Inflammatory Bowel Diseases 02/2014; · 5.12 Impact Factor
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    ABSTRACT: To evaluate the effect of experience on the accuracy rate of computed tomography colonography (CTC) interpretation and patient preferences/satisfaction for CTC and colonoscopy. A prospective, non-randomized, observational study performed in a single, tertiary care center involving 90 adults who underwent CTC followed by colonoscopy on the same day. CTC was interpreted by an abdominal imaging radiologist and then a colonoscopy was performed utilizing segmental un-blinding and re-examination as required. A radiology resident and two gastroenterology (GI) fellows blinded to the results also interpreted the CTC datasets independently. Accuracy rates and trend changes were determined for each reader to assess for a learning curve. Among 90 patients (57% male) aged 55 ± 8.9 years, 39 polyps ≥ 6 mm were detected in 20 patients and 13 polyps > 9 mm in 10 patients. Accuracy rates were 88.9% (≥ 6 mm) and 93.3% (> 9 mm) for the GI Radiologist, 89.8% (≥ 6 mm) and 98.9% (> 9 mm) for the Radiology Resident and 86.7% and 95.6% (≥ 6 mm) and 87.8% and 94.4% (> 9 mm) for each of the GI fellows respectively. The reader's accuracy rate did not change significantly with the percentage change rate ranging between -1.7 to 0.9 (P = 0.12 to 0.56). Patients considered colonoscopy more satisfactory than CTC (30% vs 4%, P < 0.0001), they felt less anxiety during colonoscopy (36% vs 7%, P < 0.0001), they experienced less pain or discomfort during colonoscopy compared to CTC (69% vs 4%, P < 0.0001) and colonoscopy was preferred by 77% of the participants as a repeat screening test for the future. No statistically significant learning curve was identified in CTC interpretation suggesting that further study is required to identify the necessary training to adequately interpret CTC scans.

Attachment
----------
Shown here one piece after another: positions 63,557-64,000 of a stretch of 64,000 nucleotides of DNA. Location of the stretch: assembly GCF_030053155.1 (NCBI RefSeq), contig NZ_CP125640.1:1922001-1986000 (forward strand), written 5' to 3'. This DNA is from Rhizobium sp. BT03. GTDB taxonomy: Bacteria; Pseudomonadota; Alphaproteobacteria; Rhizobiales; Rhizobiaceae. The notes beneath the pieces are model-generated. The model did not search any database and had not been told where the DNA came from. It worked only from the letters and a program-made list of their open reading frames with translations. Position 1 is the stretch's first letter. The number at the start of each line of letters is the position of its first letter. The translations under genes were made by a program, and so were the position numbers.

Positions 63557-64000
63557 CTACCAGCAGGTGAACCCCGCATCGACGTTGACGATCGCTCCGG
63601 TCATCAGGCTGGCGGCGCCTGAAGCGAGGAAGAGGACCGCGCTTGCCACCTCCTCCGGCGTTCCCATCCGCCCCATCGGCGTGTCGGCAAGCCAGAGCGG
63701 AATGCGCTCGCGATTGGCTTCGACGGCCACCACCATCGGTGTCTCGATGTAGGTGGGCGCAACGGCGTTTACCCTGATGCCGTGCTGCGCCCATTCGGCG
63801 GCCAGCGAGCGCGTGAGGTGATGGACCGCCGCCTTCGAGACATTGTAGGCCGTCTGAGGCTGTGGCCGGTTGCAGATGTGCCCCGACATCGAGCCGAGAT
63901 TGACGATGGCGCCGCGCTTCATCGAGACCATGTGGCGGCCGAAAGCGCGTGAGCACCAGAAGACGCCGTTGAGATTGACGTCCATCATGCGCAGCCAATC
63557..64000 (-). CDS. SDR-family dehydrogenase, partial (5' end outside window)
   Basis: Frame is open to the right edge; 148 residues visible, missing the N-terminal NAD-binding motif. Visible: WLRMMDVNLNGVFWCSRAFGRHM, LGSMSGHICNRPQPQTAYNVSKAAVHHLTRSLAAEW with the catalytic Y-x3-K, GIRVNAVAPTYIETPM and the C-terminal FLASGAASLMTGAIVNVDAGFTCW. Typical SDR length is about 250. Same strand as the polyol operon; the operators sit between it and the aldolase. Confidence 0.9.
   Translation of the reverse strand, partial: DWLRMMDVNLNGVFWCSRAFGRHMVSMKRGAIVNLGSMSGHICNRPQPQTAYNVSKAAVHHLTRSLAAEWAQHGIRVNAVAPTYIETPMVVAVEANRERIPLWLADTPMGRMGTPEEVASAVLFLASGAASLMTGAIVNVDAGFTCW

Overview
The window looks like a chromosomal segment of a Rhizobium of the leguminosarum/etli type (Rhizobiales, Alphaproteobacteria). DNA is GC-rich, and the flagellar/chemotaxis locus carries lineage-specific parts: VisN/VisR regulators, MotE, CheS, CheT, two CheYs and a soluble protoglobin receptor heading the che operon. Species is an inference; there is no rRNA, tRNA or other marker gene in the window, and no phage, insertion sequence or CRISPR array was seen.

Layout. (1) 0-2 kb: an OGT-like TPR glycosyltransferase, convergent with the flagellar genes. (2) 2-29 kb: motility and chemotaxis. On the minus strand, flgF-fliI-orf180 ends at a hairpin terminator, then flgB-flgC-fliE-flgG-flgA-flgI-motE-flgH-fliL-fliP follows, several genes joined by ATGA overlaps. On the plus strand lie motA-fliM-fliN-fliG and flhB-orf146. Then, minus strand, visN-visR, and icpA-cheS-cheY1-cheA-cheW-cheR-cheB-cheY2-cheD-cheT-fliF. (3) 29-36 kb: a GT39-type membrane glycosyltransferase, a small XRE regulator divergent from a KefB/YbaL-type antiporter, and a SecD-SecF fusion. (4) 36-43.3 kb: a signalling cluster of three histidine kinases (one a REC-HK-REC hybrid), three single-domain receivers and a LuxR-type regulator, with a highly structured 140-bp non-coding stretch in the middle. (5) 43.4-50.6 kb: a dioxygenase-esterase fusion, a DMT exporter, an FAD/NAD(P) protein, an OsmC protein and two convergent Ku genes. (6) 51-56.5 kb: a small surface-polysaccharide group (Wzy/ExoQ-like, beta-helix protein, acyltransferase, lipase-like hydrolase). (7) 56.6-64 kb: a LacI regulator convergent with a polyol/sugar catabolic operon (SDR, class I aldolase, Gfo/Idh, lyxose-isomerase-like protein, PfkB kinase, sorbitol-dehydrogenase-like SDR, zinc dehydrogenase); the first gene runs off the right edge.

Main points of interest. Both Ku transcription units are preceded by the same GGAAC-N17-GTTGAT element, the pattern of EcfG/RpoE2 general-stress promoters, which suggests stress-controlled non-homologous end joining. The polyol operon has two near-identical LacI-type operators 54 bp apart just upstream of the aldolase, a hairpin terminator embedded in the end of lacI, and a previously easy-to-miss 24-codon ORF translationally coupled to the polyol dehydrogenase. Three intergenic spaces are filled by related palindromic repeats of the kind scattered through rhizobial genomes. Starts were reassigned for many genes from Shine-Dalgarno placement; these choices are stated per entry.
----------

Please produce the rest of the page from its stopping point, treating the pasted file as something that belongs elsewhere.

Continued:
World Journal of Gastroenterology 02/2014; 20(6):1574-81. · 2.55 Impact Factor